Considering how strong the housing market has been recently, you may think this seems a strange question. We’ve all probably heard stories of sellers receiving multiple offers or offers without contingencies.

For better or worse, real estate is more expensive almost everywhere you look.

Something else has happened recently too. Inflation has been higher for longer than many had hoped. That’s put the Federal Reserve on an aggressive path to raise interest rates. While we started 2022 with interest rates (and bank savings rates) at close to zero, investors now expect those rates to reach around 3% by year-end. The old saying “don’t fight the Fed” has held true this year. If they want higher interest rates to squash inflation, they’ll create them.

What do higher rates mean for you?

One of the most visible signs of higher interest rates is its impact on the cost of your mortgage. For example, last year, at this time, you could purchase a $300,000 home with 20% down and get a 3% mortgage, making your monthly payment about $1,700.

Today’s mortgage rate is over 5%, making the monthly payment on that same house (at last year’s price) about $2,000 a month. That’s almost a 20% increase, which makes moving or buying a new home much more expensive than it was not that long ago.

That means higher mortgage rates = higher borrowing costs for buying a house. And mortgage rates are now rising at the fastest pace since the mid-1990s.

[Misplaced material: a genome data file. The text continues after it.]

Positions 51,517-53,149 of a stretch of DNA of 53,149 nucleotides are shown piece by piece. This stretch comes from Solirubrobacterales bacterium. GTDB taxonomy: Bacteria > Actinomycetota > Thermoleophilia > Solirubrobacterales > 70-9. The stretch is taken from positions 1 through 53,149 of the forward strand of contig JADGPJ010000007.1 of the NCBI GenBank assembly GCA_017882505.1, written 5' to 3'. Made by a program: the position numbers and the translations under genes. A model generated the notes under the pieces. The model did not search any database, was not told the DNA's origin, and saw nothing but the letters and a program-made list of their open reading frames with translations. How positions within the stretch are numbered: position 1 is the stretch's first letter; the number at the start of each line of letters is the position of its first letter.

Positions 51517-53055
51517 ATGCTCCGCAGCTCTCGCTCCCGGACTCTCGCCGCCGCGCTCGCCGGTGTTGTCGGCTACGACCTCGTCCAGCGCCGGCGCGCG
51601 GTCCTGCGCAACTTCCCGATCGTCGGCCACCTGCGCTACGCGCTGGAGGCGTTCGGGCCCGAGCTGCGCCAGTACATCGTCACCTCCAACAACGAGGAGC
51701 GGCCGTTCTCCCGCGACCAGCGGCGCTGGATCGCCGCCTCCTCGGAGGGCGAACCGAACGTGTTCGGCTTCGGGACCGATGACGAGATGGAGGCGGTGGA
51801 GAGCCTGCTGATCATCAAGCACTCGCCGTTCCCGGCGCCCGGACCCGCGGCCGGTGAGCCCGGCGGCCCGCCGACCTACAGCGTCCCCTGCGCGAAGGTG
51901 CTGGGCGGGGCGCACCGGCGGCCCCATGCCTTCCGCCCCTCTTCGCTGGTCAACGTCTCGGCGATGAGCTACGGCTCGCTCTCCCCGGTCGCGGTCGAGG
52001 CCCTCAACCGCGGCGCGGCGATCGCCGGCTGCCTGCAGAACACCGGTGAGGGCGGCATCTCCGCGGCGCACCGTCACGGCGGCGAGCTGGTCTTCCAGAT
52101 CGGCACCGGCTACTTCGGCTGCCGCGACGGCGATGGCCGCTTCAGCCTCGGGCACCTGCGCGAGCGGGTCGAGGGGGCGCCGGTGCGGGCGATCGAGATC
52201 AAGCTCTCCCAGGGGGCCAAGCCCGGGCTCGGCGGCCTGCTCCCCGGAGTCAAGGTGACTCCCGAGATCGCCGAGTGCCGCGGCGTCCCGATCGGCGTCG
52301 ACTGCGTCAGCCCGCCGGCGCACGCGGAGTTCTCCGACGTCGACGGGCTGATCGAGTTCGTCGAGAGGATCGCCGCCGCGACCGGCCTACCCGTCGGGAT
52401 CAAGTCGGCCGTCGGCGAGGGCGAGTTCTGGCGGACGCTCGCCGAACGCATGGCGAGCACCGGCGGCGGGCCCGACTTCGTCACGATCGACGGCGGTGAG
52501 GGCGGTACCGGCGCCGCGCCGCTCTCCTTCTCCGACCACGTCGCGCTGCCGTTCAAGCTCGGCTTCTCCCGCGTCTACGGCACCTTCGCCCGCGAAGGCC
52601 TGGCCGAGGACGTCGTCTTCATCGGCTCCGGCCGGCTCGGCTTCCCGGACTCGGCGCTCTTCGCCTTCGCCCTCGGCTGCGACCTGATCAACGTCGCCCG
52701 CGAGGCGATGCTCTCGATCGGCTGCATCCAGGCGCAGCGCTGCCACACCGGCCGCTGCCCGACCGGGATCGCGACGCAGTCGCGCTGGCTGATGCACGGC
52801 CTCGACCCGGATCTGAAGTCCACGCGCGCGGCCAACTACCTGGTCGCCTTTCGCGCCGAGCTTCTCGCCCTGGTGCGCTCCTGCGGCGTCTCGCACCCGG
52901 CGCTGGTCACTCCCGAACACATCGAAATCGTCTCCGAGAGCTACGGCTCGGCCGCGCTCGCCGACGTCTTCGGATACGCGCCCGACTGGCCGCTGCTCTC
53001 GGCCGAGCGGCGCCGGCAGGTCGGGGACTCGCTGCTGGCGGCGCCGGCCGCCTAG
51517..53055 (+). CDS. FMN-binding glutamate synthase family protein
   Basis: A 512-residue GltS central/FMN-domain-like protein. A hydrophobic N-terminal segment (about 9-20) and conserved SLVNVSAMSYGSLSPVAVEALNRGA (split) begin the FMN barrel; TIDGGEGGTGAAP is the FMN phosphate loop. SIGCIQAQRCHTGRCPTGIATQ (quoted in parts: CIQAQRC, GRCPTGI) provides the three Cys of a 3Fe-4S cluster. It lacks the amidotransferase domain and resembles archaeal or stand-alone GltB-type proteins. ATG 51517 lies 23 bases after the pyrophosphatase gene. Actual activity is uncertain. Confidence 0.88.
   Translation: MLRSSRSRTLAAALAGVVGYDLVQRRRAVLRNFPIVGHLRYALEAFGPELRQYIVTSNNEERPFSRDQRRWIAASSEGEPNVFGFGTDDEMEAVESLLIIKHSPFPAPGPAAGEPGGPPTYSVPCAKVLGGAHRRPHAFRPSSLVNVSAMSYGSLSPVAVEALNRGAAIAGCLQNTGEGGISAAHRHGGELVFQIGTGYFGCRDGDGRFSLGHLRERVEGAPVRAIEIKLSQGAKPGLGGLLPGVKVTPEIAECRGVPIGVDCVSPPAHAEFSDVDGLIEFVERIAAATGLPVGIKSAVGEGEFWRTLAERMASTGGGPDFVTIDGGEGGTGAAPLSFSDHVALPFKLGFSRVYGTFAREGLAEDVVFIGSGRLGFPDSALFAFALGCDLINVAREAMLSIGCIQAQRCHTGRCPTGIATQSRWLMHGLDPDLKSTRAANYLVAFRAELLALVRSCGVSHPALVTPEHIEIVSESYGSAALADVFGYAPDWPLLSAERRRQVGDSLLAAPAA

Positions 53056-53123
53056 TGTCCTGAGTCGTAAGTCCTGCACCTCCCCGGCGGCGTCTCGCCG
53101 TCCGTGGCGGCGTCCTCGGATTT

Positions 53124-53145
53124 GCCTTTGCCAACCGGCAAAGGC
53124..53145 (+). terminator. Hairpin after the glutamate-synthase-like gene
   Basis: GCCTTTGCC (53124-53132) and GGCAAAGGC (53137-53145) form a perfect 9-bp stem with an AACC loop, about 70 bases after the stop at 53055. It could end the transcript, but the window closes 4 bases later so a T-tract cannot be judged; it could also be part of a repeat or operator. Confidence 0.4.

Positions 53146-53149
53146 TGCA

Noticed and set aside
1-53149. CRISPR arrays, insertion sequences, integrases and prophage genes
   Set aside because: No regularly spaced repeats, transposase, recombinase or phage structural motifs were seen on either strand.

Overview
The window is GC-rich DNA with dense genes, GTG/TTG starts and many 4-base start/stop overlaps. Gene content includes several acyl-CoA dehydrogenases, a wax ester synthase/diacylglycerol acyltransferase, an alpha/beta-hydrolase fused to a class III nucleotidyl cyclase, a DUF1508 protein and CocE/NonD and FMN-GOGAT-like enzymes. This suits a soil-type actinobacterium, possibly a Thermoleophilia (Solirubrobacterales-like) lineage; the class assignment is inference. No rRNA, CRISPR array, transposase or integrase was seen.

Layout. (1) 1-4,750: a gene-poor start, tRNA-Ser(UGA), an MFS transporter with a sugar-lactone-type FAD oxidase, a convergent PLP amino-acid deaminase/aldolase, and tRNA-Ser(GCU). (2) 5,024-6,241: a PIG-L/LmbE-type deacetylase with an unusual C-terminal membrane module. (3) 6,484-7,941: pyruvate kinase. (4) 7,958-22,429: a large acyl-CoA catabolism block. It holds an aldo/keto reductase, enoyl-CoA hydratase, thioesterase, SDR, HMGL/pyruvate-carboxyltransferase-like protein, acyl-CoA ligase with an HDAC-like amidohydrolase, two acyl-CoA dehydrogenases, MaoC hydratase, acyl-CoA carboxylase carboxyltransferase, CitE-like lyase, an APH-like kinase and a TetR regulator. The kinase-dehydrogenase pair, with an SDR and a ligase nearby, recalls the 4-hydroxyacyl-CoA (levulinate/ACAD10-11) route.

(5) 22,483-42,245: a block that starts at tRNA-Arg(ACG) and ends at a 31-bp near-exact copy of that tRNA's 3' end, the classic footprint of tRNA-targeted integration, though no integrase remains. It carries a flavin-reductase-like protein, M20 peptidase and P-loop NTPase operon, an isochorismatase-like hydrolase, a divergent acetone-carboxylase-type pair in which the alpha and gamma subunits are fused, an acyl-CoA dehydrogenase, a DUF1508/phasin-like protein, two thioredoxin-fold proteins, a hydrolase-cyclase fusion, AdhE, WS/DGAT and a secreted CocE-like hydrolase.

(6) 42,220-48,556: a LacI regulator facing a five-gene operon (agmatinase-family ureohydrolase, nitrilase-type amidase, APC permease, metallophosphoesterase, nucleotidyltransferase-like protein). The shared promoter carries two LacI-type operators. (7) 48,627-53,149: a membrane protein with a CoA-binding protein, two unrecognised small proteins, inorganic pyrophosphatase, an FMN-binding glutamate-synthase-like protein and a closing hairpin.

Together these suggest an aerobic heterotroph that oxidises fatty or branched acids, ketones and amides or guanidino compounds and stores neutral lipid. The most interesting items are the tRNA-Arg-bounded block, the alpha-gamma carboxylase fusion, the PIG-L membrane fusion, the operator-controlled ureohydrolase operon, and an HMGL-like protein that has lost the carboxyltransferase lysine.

This means prices will come down, right?

Well, it isn’t that simple, of course. While higher mortgage rates usually pressure home prices, that hasn’t been the case lately. Instead, the severe shortage of homes available to buy contributes more to soaring housing prices. In other words, the Fed may be able to dampen homebuying demand by hiking rates, but the housing market will only moderate when home supply catches up. That’s why many economists expect home prices to continue climbing for the rest of the year.

We keep an internal model of the U.S. housing market to help us understand the industry. It estimates housing affordability considering mortgage rates, household incomes, home prices, lending standards, etc. We’ll include the output of that model below:

In short, to get back to “fair value” for home prices, our best estimate is that one (or a combination) of the following needs to happen:

  1. The 30-year mortgage goes back to 3.3%
  2. Household income (wages) increase ~15%
  3. Home prices decline ~10%-15%

If mortgage rates stay at 5%, home prices will likely end their incredible push higher, and we might see a few years with little to no home price appreciation. That’s much different than what we’ve seen in recent times.

So, do we think they’ll be a crash? Probably not, but housing, like many assets, will have to adjust its prices lower in a world of rising interest rates.